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1.  Robotic transthoracic esophagectomy 
BMC Surgery  2015;15:47.
We have initially published our experience with the robotic transthoracic esophagectomy in 32 patients from a single institute. The present paper is the extension of our experience with robotic system and to best of our knowledge this represents the largest series of robotic transthoracic esophagectomy worldwide. The objective of this study was to investigate the feasibility of the robotic transthoracic esophagectomy for esophageal cancer in a series of patients from a single institute.
A retrospective review of medical records was conducted for 83 esophageal cancer patients who underwent robotic esophagectomy at our institute from December 2009 to December 2012. All patients underwent a thorough clinical examination and pre-operative investigations. All patients underwent robotic esophageal mobilization. En-bloc dissection with lymphadenectomy was performed in all cases with preservation of Azygous vein. Relevant data were gathered from medical records.
The study population comprised of 50 men and 33 women with mean age of 59.18 years. The mean operative time was 204.94 mins (range 180 to 300). The mean blood loss was 86.75 ml (range 50 to 200). The mean number of lymph node yield was 18. 36 (range 13 to 24). None of the patient required conversion. The mean ICU stay and hospital stay was 1 day (range 1 to 3) and 10.37 days (range 10 to 13), respectively. A total of 16 (19.28%) complication were reported in these patents. Commonly reported complication included dysphagia, pleural effusion and anastomotic leak. No treatment related mortality was observed. After a median follow-up period of 10 months, 66 patients (79.52%) survived with disease free stage.
We found robot-assisted thoracoscopic esophagectomy feasible in cases of esophageal cancer. The procedure allowed precise en-bloc dissection with lymphadenectomy in mediastinum with reduced operative time, blood loss and complications.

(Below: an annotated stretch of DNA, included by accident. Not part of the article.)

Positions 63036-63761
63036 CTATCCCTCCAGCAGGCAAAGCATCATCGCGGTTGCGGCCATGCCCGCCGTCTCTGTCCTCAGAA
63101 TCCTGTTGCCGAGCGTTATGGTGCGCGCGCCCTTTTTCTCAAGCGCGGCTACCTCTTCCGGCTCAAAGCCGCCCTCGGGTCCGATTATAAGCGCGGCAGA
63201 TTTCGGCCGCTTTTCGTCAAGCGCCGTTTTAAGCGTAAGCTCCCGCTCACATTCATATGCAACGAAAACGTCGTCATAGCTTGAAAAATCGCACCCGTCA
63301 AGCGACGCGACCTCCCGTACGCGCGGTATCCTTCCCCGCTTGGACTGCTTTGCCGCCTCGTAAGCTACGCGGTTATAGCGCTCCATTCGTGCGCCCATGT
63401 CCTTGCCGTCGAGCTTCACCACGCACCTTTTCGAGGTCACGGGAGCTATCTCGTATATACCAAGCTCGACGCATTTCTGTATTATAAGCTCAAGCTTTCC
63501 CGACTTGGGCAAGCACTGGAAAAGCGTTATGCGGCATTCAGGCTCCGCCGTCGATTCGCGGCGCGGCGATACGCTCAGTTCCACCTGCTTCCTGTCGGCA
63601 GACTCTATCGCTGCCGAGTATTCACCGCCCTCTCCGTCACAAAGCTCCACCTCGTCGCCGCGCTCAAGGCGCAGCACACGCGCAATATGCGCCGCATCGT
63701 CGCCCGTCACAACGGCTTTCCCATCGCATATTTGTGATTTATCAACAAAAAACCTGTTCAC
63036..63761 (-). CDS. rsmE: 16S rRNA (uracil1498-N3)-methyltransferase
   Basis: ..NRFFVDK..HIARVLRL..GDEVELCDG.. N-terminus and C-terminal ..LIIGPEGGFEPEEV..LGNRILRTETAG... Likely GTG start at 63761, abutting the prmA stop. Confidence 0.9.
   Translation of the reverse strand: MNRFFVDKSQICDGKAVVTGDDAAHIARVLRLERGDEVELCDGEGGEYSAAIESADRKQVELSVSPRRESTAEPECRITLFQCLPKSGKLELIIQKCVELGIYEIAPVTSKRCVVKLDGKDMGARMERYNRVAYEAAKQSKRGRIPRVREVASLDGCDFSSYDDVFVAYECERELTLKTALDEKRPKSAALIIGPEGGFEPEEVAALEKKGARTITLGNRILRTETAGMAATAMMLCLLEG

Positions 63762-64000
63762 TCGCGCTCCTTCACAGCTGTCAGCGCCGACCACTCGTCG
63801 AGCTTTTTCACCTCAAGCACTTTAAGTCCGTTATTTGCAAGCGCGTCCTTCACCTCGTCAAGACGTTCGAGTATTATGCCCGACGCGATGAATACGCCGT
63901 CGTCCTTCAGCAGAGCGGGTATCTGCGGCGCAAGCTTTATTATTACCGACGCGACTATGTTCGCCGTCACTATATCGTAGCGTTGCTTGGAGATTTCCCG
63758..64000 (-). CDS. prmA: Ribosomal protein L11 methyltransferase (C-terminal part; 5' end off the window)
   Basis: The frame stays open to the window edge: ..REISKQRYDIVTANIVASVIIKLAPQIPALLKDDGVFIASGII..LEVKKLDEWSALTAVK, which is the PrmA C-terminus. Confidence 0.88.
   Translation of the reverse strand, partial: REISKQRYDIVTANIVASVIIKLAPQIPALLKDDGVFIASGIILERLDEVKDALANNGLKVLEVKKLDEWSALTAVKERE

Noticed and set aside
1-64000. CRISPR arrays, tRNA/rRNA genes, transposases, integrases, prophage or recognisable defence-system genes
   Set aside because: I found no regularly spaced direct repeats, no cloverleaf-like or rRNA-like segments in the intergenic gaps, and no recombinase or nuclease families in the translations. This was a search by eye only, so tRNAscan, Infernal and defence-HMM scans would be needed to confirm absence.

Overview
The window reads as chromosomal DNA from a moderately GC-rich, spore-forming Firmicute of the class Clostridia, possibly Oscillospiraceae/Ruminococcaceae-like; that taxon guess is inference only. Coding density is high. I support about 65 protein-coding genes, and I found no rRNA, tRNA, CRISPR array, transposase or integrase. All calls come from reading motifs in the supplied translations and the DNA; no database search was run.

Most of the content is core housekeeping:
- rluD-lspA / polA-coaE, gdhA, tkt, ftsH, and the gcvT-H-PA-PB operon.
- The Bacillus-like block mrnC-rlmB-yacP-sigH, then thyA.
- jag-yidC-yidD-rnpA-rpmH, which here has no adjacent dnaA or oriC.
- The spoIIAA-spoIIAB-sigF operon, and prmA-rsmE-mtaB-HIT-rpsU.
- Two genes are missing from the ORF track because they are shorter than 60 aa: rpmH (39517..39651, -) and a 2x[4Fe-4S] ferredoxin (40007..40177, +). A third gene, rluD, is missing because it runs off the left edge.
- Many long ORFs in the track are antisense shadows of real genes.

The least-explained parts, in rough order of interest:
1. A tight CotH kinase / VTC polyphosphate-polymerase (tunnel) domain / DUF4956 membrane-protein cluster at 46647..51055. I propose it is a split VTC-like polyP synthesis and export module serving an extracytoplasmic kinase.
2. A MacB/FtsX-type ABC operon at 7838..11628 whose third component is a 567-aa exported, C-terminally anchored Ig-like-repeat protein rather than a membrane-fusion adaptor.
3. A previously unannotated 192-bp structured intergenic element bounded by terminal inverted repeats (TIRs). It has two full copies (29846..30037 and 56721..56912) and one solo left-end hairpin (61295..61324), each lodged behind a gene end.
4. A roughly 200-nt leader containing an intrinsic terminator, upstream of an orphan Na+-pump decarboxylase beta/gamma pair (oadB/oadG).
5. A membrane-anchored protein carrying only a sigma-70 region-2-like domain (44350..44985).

Electronic supplementary material
The online version of this article (doi:10.1186/s12893-015-0024-2) contains supplementary material, which is available to authorized users.
PMCID: PMC4417322  PMID: 25898903
2.  Appendicitis within Morgagni Hernia and simultaneous Paraesophageal Hernia 
BMC Surgery  2015;15:15.
Morgagni hernia is a congenital diaphragmatic defect that rarely presents with symptomatic findings in adults. The presence of one diaphragmatic defect may decrease the occurrence of a separate diaphragmatic defect. Appendicitis may be a unique presentation of incarcerated bowel in a Morgagni defect.
Case presentation
Review of recent literature and presentation of a patient with Morgagni defect. Only five cases of simultaneous Morgagni hernia and paraesophageal hernia have been described in the English-language literature since 1958. Here, we report the first case of acute appendicitis within an incarcerated right Morgagni hernia in a 76-year-old patient who also had a paraesophageal hernia.
This case illustrates that there is no role for watchful waiting in the management of Morgagni Defects when diagnosed in adult patients.
PMCID: PMC4417238  PMID: 25644716
Morgagni; Paraesophageal; Defect and appendicitis
3.  Treatment of gallbladder stone with common bile duct stones in the laparoscopic era 
BMC Surgery  2015;15:7.
Laparoscopic common bile duct exploration (LCBDE) for stone can be carried out by either laparoscopic transcystic stone extraction (LTSE) or laparoscopic choledochotomy (LC). It remains unknown as to which approach is optimal for management of gallbladder stone with common bile duct stones (CBDS) in Chinese patients.
From May 2000 to February 2009, we prospective treated 346 consecutive patients with gallbladder stones and CBDS with laparoscopic cholecystectomy and LCBDE. Intraoperative findings, postoperative complications, postoperative hospital stay and costs were analyzed.
Because of LCBDE failure,16 cases (4.6%) required open surgery. Of 330 successful LCBDE-treated patients, 237 underwent LTSE and 93 required LC. No mortality occurred in either group. The bile duct stone clearance rate was similar in both groups. Patients in the LTSE group were significantly younger and had fewer complications with smaller, fewer stones, shorter operative time and postoperative hospital stays, and lower costs, compared to those in the LC group. Compared with patients with T-tube insertion, patients in the LC group with primary closure had shorter operative time, shorter postoperative hospital stay, and lower costs.
In cases requiring LCBDE, LTSE should be the first choice, whereas LC may be restricted to large, multiple stones. LC with primary closure without external drainage of the CBDS is as effective and safe as the T-tube insertion approach.